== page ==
We’ve also reviewed our recruitment and enrollment strategies, resulting in a two percent increase in this year’s freshman class. This 2013–14 freshman class also showed an increase in composite ACT scores and high school GPAs over the previous year. We’ve expanded scholarship funds for groups that have traditionally been undersupported, and we’ve gone to the Tennessee Board of Regents to request policy changes to allow more flexibility in registration and payment policies.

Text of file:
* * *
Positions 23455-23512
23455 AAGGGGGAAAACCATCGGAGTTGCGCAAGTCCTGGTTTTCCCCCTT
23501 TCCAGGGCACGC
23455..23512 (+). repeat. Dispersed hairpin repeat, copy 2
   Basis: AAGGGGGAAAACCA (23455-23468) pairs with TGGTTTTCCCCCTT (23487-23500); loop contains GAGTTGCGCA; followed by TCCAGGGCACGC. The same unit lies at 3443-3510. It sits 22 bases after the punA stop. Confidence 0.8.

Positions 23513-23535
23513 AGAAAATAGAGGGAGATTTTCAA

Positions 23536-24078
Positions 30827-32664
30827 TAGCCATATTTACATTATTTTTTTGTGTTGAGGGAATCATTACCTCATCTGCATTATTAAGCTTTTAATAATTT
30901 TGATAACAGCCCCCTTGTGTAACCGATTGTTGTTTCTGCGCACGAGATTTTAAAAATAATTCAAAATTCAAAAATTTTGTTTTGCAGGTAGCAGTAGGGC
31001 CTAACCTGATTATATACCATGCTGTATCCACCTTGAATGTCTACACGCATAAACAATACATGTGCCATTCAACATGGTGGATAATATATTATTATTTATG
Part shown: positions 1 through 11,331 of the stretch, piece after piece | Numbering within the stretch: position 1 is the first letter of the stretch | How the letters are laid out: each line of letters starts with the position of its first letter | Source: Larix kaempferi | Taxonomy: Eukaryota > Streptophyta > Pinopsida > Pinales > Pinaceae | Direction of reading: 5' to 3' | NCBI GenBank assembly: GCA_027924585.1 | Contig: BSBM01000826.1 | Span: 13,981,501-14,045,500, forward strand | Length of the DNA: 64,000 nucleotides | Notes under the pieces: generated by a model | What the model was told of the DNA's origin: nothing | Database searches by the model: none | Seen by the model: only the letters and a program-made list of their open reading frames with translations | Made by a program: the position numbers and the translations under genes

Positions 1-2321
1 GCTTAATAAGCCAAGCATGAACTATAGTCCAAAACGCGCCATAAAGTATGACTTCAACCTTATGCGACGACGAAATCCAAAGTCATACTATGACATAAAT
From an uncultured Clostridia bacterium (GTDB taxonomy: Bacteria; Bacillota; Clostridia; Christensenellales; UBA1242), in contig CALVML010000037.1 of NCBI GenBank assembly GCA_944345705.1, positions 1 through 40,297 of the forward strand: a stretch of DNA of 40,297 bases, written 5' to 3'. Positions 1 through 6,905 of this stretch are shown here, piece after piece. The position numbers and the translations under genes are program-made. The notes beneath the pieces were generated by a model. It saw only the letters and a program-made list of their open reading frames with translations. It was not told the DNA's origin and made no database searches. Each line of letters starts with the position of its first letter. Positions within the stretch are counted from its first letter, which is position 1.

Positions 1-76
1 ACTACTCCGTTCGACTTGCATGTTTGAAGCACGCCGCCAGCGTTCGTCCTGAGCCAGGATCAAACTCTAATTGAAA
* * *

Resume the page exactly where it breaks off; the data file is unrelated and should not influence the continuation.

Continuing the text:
Additionally, we’ve surveyed students who failed to reenroll and analyzed their responses regarding factors that prevented their persistence. We’ve significantly expanded our Institutional Effectiveness, Planning, and Research group to provide better data regarding student retention, graduation, and success. Every academic college and every administrative division has conducted an internal review and participated in a series of hearings to outline new plans to help more students achieve success in the classroom and to graduate. We’ve begun to review grade distribution reports to better understand those courses that seem to have exceptionally large numbers of students not achieving the grade of C or better, so that we can consider curricular innovations to improve learning. We’ve also analyzed the first data sets coming out of the new funding formula under the Complete College Tennessee Act to see where our strengths lie and where we have opportunities to make improvements that may enhance our funding as an institution.